What good is a discussion of a problem without a subsequent discussion of potential solutions? While you alone will not be able to single handedly disrupt the global food system, you do have the capacity to make better decisions regarding your food. A principle that can be applied to all aspects of our individual sustainability journey is purchasing power. Money talks! We must not undermine our purchasing power and our ability to speak with our wallets. When selecting food, I ask you to consider a few questions: First, if not already vegetarian, consider making your meal meat-free. Meat products have a significantly larger carbon footprint per calorie than grain or vegetable products. To start, try focusing your efforts less on a perfectly vegetarian or vegan diet and instead on a “climate friendly” diet. Try to cut down your meat intake, do your research on carbon intensive foods, etc.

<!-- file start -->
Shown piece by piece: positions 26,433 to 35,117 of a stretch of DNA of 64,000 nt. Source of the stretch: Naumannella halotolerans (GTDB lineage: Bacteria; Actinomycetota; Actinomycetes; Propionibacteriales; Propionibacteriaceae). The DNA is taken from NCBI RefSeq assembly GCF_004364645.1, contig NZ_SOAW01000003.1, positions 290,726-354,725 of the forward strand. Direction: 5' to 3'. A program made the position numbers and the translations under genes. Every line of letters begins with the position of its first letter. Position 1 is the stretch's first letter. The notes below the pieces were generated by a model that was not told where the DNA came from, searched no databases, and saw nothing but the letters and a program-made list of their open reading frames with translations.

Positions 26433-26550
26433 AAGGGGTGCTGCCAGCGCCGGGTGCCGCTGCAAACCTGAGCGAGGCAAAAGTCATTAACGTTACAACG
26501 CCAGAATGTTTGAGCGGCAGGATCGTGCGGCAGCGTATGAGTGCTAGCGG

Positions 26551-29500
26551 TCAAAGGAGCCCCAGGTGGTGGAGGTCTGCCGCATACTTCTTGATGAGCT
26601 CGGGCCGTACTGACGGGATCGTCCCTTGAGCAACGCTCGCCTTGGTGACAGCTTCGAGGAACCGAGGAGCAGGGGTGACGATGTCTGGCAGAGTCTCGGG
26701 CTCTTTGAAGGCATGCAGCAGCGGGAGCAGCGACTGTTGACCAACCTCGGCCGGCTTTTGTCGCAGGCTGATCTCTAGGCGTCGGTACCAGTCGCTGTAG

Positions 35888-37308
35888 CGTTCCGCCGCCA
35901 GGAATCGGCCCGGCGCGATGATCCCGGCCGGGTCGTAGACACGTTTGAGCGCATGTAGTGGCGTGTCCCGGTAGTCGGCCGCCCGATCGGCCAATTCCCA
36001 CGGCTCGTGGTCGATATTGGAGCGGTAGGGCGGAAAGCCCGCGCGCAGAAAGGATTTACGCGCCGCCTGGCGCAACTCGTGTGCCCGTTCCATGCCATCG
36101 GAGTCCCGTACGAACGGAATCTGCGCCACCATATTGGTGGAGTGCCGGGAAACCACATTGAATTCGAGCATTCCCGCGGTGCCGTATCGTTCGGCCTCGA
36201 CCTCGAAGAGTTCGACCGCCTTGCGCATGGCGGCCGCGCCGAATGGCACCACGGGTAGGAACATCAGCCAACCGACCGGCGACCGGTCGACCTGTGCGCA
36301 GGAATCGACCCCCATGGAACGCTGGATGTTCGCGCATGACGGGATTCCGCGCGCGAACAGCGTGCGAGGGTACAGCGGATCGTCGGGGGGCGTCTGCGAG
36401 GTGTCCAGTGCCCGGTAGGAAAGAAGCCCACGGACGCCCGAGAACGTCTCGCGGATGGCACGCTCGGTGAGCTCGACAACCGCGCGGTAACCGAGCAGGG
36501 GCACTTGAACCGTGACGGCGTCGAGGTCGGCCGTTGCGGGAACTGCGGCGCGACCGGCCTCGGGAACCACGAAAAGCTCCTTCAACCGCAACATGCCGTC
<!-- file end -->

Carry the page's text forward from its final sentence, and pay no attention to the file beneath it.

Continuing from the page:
Second, do I need to buy all of this food or are there ingredients I already have that may go off soon? This often initially means meals that include some relatively random bits but hey, here is your chance to flex your culinary creativity! Furthermore, once you transcend into a sustainable living pro, you will strategically stock your cupboards with the right essentials (ideally from a package free store!) Another important change you can make to combat food waste is home composting! Organic waste generates methane, a potent greenhouse gas, when it goes to landfill. By composting your organic waste, methane emissions are significantly reduced. In fact, if we reduced #foodwaste up to 33% by 2025 it would prevent over 1.1 million tonnes of carbon equivalent from being released into the atmosphere.